Cloning of a thymic stromal cell capable of protecting thymocytes from apoptosis.

Cellular immunology

PubMedID: 7697727

Amarante-Mendes JG, Chammas R, Abrahamsohn P, Patel PC, Potworowski EF, Macedo MS. Cloning of a thymic stromal cell capable of protecting thymocytes from apoptosis. Cell Immunol. 1995;161(2):173-80.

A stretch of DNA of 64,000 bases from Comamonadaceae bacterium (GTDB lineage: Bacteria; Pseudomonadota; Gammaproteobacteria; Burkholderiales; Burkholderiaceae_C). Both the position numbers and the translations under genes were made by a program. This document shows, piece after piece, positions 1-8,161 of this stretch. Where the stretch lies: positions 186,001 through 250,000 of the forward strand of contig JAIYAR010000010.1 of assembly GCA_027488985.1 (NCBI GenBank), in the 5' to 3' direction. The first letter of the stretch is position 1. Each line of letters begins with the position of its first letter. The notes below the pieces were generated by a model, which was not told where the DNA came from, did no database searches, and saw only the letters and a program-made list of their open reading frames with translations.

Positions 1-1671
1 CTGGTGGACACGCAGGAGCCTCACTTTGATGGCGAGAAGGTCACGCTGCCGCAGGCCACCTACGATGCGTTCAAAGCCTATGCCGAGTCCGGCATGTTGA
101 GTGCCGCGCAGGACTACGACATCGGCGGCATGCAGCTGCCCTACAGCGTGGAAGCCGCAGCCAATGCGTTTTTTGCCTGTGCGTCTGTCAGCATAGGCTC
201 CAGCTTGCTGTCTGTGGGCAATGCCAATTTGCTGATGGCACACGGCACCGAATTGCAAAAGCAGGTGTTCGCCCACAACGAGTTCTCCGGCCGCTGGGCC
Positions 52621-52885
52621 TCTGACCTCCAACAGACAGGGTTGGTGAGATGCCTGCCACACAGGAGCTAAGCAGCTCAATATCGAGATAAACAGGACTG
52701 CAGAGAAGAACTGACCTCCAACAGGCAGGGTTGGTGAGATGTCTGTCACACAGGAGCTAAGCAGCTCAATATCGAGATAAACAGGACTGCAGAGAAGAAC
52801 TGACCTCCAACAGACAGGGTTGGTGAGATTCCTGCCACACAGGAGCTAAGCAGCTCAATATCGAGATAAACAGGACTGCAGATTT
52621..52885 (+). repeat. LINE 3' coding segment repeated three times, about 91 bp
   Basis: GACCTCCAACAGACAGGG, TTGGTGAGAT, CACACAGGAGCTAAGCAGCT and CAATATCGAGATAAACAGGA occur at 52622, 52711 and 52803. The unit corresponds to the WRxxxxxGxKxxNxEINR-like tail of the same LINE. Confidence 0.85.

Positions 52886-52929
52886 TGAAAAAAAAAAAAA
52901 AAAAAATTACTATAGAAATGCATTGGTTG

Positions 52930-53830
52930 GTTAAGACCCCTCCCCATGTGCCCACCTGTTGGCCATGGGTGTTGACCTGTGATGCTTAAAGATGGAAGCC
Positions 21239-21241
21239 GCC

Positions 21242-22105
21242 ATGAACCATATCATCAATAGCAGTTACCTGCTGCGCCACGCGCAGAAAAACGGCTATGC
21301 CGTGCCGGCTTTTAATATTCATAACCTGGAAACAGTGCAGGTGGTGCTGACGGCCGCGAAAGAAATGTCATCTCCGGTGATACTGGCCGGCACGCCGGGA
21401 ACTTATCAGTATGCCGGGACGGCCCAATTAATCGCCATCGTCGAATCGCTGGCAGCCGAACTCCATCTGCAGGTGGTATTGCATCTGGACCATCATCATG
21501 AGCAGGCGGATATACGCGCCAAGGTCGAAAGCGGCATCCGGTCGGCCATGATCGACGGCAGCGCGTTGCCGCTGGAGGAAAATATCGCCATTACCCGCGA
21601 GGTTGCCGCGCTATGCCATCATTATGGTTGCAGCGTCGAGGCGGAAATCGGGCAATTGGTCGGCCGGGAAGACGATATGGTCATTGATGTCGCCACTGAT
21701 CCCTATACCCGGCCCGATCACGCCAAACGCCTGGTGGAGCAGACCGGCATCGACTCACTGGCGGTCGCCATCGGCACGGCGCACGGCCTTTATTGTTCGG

A clone of thymic stromal cells, namely 2BH4, was established by primary culture, cellular transfection and limiting dilution. Morphological analysis by transmission electron microscopy revealed that these cells grow as multilayers, producing a well-defined basement membrane to which they attach and frequently form structures similar to hemidesmosomes. The adjoining cells are connected by intercellular junctions, as tight junctions, intermediate junctions, and desmosome-like junctions, as well as interdigitations. Their cytoplasm contains microtubules, strands of actin filaments, and scarce intermediate filaments. Fluorescence microscopy revealed that 2BH4 cells stain with anti-cytokeratin antibodies, the majority of them giving a faint reaction. In addition, they express Thy-1.1, LFA-1, ICAM-1, and the gp23 epithelial antigen, and synthesize laminin. They have a doubling time of 16 hr and are able to bind thymocytes. Thymocytes cultured in the presence of 2BH4 cells are partially protected from both spontaneous and PMA- or dexamethasone-induced apoptosis. This protection is conferred neither by soluble factors normally produced by the 2BH4 cells nor by the sole contact with fixed 2BH4 cells. Rather, thymocytes must interact with metabolically active 2BH4 cells in order to receive the protective signal(s).